IMS has played host to several events this year without fans, including the 104th Indianapolis 500 on Aug. 23 and a NASCAR-IndyCar weekend July 4-5 that included the Brickyard 400. Plans originally were made to have fans at the Indy 500 before reversing course a few weeks ahead of the race. In a letter last month, Roger Penske vowed that fans would return for the 2021 Indy 500.

“We can’t wait to see fans come through our gates for the first time in 2020,” IMS president Doug Boles said in a release. “They’ll be greeted by a vastly improved facility, featuring significant upgrades to the spectator experience. We’re also extremely grateful to have a presenting sponsor with the expertise and resources of GMR as we look to implement our detailed and comprehensive health and safety plan.”

Fans will undergo temperature screenings upon entry and also be required to wear face coverings at all times on property. The track said each attendee will receive a mask and bottle of hand sanitizer.

The Friday, Oct. 2 race will be shown at 3:30 p.m. ET on USA, and NBC will broadcast the Saturday, Oct. 3 race at 2:30 p.m. ET.

Here’s the release from Indianapolis Motor Speedway:

INDIANAPOLIS, Friday, Sept. 18, 2020 – For the first time in 2020, Indianapolis Motor Speedway will welcome fans to the Racing Capital of the World for the INDYCAR Harvest GP presented by GMR weekend. Up to 10,000 spectators can be in the grandstands each day of racing action Oct. 1-4, per approval from the Marion County Public Health Department.

Tickets are available now via IMS.com and will be sold on a first-come, first-served basis.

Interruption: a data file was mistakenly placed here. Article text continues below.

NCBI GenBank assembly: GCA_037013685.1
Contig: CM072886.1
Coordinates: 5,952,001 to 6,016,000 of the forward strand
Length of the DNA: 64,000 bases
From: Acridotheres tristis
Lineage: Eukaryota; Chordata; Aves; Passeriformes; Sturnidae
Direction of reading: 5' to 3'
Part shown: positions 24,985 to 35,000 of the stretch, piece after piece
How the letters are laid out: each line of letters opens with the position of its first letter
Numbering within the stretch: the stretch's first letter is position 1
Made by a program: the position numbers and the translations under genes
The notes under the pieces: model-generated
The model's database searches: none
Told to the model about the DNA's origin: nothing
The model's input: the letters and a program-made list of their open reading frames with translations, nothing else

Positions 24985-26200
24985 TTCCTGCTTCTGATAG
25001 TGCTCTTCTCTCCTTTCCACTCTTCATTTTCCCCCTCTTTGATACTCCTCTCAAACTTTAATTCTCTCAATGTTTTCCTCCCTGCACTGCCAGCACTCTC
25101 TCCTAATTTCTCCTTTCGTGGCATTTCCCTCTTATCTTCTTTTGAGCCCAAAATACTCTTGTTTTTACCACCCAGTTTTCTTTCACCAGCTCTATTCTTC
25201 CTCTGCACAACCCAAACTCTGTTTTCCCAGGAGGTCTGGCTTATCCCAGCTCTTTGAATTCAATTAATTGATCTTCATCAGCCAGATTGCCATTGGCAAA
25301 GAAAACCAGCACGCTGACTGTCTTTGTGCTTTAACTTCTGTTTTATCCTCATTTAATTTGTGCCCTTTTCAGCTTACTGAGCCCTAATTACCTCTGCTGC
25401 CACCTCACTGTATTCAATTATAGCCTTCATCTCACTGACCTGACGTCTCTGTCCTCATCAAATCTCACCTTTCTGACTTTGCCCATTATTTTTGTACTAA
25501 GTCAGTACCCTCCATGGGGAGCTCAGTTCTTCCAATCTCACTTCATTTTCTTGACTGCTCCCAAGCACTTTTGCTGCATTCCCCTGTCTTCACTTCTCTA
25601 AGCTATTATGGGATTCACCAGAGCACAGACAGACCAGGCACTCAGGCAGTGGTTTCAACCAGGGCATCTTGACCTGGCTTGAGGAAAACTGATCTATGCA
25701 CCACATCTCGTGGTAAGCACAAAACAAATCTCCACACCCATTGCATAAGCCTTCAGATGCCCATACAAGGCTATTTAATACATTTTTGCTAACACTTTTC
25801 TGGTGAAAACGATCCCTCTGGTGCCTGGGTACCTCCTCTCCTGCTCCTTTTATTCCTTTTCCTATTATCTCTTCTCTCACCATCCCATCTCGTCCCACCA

The massive facility, which holds more than 300,000 people, will provide two spectator zones with up to 5,000 fans in each. The zones will be located in Turns 1 and 4 of the oval, offering strong sightlines of the road course. Strict health and safety rules will be in place, including the following:

  • Face coverings must be worn throughout the property at all times;
  • All fans will receive temperature screenings before gate entry;
  • Grandstand seats will be marked for distancing;
  • Attendees must use pre-assigned gates and remain in their designated zones.

Global Medical Response, the world leader in compassionate, quality emergency medical and patient relocation services, will be the presenting sponsor of the penultimate weekend of INDYCAR racing this season.

“We can’t wait to see fans come through our gates for the first time in 2020,” IMS President J. Douglas Boles said. “They’ll be greeted by a vastly improved facility, featuring significant upgrades to the spectator experience. We’re also extremely grateful to have a presenting sponsor with the expertise and resources of GMR as we look to implement our detailed and comprehensive health and safety plan.”

The plan, which includes each attendee receiving a mask and a bottle of hand sanitizer upon entering the track, was developed in consultation with state and local health officials.

This event weekend is highlighted by an NTT INDYCAR SERIES doubleheader, with races Friday, Oct. 2 and Saturday, Oct. 3. It will be the penultimate event of the series’ season as the field pursues the champion’s prestigious Astor Challenge Cup to be awarded Sunday, Oct. 25 at the Firestone Grand Prix of St. Petersburg.

The INDYCAR Harvest GP will pay tribute to a storied IMS event, the Harvest Classic in September 1916. The Harvest Classic was the only racing event held outside of May at IMS from 1911 through 1993. The event featured three races, all won by legendary driver Johnny Aitken.

Fans also will see a host of facility improvements during the event weekend, including more than 30 new LED video boards, refreshed concession stands and restrooms, and 5G wireless connectivity throughout the facility.

The first race will air at 3:30 p.m. (ET) Friday, Oct. 2 on the USA Network. NBC will broadcast the second race at 2:30 p.m. (ET) Saturday, Oct. 3, with WTHR-13 airing the action live in Central Indiana.

Also racing that weekend will be the first pairing of two major sports car series — the Intercontinental GT Challenge Powered by Pirelli and its North American counterpart, GT World Challenge America Powered by AWS. Former Indianapolis 500 pole winner Ryan Briscoe is among the drivers in the Indianapolis 8 Hour event held Sunday, Oct. 4.

The event also will showcase drivers in SRO America’s Pirelli GT4 America, GT Sports Club America and the TC America series.

The full on-track schedule is available at IMS.com.